Concerning the deadline of today (May 25th 2018), we assume you have checked your status and level of control with (gap) assessments or even had audits executed to identify the most important and relevant actions necessary to comply. We assume that you have a Data protection Impact Assessment (DPIA) process implemented and work with privacy by default as well as privacy by design. Although we learned that there is still a way to go to get that practical. To have everything in order, the accountability requirement of the GDPR needs your attention. Beside the first line of defence, internal audit departments can be involved or external experts can be engaged to perform privacy compliance audits.

 Privacy Control Framework from the NOREA,Source:

Secura uses several specific frameworks when conducting privacy audits for our customers. Recently we have added the Privacy Control Framework from the NOREA (see the image), the professional association of accredited IT auditors in the Netherlands. This framework consists of at a total of 104 controls, divided over 32 subjects in 9 Lifecycle Management phases and is the official starting point for assurance audits regarding privacy compliance. Read our previous post about PCF 'Privacy Control Framework: Control objectives and controls for privacy audits and privacy assurance engagements.

25 May 2018 is just the beginning

Stay up to date with the latest insights to guarantee privacy compliance in your process. Sign up for the ‘Privacy by Design and Accountability’ track during the Black Hat Sessions on 14 June 2018. During this interactive session, the experts in the field of privacy and security will cover all important aspects that appear to be question marks for organizations eager to stay in control.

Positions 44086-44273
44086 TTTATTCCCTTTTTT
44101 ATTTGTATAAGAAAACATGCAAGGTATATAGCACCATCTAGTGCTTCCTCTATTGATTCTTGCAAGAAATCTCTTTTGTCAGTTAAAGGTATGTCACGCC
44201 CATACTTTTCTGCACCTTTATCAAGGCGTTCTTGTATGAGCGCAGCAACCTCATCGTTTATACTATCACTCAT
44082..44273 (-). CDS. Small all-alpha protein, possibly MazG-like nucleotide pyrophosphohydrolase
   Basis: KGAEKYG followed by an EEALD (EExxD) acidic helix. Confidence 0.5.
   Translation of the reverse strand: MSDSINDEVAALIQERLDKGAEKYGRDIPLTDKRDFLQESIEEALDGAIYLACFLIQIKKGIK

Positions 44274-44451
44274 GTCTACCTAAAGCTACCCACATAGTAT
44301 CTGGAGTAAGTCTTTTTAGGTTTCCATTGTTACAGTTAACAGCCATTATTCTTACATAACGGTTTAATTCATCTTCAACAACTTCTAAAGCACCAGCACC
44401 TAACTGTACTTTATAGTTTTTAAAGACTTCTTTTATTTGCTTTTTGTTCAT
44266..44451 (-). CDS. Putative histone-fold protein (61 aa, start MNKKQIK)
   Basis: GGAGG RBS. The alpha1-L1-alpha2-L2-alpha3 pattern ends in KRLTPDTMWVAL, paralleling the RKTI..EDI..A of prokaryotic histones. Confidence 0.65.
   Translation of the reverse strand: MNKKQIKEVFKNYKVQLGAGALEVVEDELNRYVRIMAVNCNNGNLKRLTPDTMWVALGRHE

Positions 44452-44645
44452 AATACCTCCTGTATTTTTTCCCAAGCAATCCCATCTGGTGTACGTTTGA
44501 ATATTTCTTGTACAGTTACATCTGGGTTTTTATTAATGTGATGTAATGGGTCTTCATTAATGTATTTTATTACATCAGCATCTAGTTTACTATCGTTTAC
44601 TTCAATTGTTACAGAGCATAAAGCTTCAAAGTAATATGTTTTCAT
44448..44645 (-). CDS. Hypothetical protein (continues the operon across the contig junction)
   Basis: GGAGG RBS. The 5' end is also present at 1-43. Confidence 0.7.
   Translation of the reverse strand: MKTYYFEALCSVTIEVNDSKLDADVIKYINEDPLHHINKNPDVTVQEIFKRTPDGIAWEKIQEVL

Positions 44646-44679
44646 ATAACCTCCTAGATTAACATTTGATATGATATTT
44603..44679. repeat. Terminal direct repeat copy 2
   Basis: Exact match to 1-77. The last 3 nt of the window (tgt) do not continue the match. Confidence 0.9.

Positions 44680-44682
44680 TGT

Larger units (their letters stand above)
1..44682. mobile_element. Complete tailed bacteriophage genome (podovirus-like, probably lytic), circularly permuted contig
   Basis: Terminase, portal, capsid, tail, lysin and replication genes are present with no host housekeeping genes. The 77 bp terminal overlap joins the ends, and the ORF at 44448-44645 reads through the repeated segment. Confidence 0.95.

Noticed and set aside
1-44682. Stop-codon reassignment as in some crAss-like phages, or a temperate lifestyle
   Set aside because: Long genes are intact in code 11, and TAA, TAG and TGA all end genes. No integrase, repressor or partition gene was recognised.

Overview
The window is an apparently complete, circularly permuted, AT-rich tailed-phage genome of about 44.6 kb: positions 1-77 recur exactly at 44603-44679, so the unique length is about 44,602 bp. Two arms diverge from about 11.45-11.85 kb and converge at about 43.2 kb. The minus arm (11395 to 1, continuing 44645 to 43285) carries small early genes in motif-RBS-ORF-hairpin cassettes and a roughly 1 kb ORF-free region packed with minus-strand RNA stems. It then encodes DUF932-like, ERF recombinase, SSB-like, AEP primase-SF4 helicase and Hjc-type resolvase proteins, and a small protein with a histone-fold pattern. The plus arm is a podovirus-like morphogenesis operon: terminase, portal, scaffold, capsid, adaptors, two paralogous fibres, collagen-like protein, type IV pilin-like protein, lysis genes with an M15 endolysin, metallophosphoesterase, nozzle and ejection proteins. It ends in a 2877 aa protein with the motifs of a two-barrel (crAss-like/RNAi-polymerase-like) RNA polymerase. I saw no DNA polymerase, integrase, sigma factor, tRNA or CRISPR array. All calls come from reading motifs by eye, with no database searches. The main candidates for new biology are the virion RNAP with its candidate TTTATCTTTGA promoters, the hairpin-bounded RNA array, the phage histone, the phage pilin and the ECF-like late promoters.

Wolter Karssenberg (member of the Knowledge Group Privacy Audits of the NOREA and Senior Privacy Officer for ABN AMRO) will guide you through the process and implementation of Privacy Governance. As Privacy by Design is an important principle of the GDPR,  Ruud Kerssens (Manager Service Line Advisory & Audit at Secura) will inform you about the Data Protection Impact Assessment (DPIA), the starting point for defining privacy by design. Fabian van den Broek (Open University and Radboud University) will continue this topic and will discuss the essentials of privacy by design in greater detail as well as describing a more practical approach. In addition, Ruud Kerssens will cover the audit contribution to GDPR accountability and will give a short review of relevant frameworks that can be used for audit and compliance.  We will finish this session with an interactive debate.

Please note! There is a maximum number of participants per session. We will create an informal setting for asking questions and exchanging experiences with colleagues. You will return home with new insights and practical advice to put into practice. Register here for the interactive session GDPR – Privacy by Design and Accountability on 14 June, 2018. In addition to the Privacy track, all other sessions and keynotes including the keynote by Michel van Leeuwen (Ministry of Security and Justice in the Netherlands) are worthwhile! More information and registration: